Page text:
Would a computer-implemented method that is deemed novel and non-obvious be effected by the tax strategy provision even if used for a tax purpose?
A computer-implemented method that is deemed novel and non-obvious would not be affected by this provision even if used for a tax purpose. For example, a novel and non-obvious computer-implemented method for manipulating data would not be affected by this provision even if the method organized data for a future tax filing.
The answer to this question can be found in chapter 2100 of the MPEP. This chapter covers patentability.
The answer is from the 9th Edition, Revision 08.2017. Depending on future changes to the MPEP, the question and answer may or may not be applicable in later Editions or revisions.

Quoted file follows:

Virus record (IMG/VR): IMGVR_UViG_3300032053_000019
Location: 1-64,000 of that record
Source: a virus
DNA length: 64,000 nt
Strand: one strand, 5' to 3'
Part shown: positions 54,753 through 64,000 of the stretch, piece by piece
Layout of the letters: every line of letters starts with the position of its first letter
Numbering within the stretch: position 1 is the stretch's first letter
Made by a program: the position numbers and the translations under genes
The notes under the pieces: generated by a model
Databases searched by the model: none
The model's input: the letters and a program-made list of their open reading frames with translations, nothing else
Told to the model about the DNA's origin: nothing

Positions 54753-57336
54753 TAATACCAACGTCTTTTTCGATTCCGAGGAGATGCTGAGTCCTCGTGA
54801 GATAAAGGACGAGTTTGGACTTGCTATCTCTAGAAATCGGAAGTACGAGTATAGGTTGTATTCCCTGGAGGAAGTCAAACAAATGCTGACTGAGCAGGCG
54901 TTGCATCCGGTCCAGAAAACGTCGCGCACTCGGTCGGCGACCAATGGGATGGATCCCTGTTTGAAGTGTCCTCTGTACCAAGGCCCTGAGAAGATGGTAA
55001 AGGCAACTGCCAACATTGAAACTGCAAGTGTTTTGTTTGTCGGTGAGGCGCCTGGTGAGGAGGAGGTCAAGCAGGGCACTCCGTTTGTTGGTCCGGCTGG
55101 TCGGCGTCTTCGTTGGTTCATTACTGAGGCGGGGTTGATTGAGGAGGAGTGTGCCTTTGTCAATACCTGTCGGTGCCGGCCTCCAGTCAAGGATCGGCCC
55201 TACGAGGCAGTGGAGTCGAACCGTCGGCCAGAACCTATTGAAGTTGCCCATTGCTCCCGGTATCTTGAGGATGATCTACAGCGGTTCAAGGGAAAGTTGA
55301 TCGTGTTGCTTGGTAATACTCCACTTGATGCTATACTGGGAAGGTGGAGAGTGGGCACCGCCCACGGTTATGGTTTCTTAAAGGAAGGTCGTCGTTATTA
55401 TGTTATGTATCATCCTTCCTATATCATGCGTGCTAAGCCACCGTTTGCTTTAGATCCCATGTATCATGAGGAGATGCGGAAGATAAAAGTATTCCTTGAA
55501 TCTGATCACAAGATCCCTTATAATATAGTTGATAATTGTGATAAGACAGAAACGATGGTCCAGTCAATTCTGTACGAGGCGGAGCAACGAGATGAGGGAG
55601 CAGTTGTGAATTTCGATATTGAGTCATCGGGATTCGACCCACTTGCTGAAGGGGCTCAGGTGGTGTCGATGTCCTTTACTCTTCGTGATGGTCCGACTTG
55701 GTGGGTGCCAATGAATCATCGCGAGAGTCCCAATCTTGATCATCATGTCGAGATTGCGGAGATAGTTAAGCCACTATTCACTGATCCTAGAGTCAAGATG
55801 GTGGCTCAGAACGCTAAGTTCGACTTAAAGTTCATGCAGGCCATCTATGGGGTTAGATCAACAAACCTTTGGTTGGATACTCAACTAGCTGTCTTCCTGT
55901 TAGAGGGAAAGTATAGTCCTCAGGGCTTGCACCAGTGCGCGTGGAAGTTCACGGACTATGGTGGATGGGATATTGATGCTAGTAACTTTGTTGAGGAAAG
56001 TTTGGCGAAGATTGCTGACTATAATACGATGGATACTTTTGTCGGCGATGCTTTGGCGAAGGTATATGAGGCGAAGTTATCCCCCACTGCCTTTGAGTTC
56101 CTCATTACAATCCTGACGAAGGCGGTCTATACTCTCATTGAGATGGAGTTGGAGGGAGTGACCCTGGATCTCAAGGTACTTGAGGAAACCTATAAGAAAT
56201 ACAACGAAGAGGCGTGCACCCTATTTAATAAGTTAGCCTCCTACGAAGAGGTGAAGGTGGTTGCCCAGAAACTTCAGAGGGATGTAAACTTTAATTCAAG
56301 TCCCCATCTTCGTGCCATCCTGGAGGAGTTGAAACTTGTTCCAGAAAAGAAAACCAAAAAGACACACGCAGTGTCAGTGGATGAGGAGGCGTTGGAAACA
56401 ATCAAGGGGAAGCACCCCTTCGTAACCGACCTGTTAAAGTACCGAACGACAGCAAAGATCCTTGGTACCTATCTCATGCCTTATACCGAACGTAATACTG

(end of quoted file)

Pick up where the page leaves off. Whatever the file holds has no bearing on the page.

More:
This question and answer comes from section 2124.01 of the MPEP. The following is a brief summary of section 2124.01.
2124.01 Tax Strategies Deemed Within the Prior Art
This section covers tax strategies deemed within the prior art. The America Invents Act (AIA) provides that for purposes of evaluating an invention for novelty and nonobviousness under 35 U.S.C. 102 and 103, any strategy for reducing, avoiding, or deferring tax liability (hereinafter “tax strategy”), whether known or unknown at the time of the invention or application for patent, shall be deemed insufficient to differentiate a claimed invention from the prior art. As a result, applicants will no longer be able to rely on the novelty or non-obviousness of a tax strategy embodied in their claims to distinguish them from the prior art.
This section also includes examples that are directed to computer-implemented methods. Essentially, a computer-implemented method that is deemed novel and non-obvious would not be affected by this provision even if used for a tax purpose.